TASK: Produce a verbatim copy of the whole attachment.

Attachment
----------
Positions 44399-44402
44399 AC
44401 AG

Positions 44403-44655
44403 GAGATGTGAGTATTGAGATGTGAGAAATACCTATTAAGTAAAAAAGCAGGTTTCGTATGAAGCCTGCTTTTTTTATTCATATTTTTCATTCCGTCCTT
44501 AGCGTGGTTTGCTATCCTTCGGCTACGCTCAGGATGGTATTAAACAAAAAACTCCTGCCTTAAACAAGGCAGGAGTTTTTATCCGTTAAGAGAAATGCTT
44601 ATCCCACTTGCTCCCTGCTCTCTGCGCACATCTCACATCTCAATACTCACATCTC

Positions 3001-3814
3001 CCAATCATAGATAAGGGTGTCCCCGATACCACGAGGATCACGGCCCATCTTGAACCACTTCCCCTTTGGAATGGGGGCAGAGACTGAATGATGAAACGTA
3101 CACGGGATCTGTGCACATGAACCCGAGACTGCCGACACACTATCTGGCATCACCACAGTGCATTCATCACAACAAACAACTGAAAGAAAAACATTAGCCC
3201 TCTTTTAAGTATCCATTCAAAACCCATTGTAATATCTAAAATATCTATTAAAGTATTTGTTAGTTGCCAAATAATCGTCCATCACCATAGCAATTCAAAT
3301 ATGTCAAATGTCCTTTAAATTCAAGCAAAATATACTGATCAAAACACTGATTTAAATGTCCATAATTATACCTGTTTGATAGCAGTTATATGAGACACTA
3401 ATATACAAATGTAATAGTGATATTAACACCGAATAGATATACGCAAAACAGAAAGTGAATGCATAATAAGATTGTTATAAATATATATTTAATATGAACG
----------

Positions 44399-44402
44399 AC
44401 AG

Positions 44403-44655
44403 GAGATGTGAGTATTGAGATGTGAGAAATACCTATTAAGTAAAAAAGCAGGTTTCGTATGAAGCCTGCTTTTTTTATTCATATTTTTCATTCCGTCCTT
44501 AGCGTGGTTTGCTATCCTTCGGCTACGCTCAGGATGGTATTAAACAAAAAACTCCTGCCTTAAACAAGGCAGGAGTTTTTATCCGTTAAGAGAAATGCTT
44601 ATCCCACTTGCTCCCTGCTCTCTGCGCACATCTCACATCTCAATACTCACATCTC

Positions 3001-3814
3001 CCAATCATAGATAAGGGTGTCCCCGATACCACGAGGATCACGGCCCATCTTGAACCACTTCCCCTTTGGAATGGGGGCAGAGACTGAATGATGAAACGTA
3101 CACGGGATCTGTGCACATGAACCCGAGACTGCCGACACACTATCTGGCATCACCACAGTGCATTCATCACAACAAACAACTGAAAGAAAAACATTAGCCC
3201 TCTTTTAAGTATCCATTCAAAACCCATTGTAATATCTAAAATATCTATTAAAGTATTTGTTAGTTGCCAAATAATCGTCCATCACCATAGCAATTCAAAT
3301 ATGTCAAATGTCCTTTAAATTCAAGCAAAATATACTGATCAAAACACTGATTTAAATGTCCATAATTATACCTGTTTGATAGCAGTTATATGAGACACTA
3401 ATATACAAATGTAATAGTGATATTAACACCGAATAGATATACGCAAAACAGAAAGTGAATGCATAATAAGATTGTTATAAATATATATTTAATATGAACG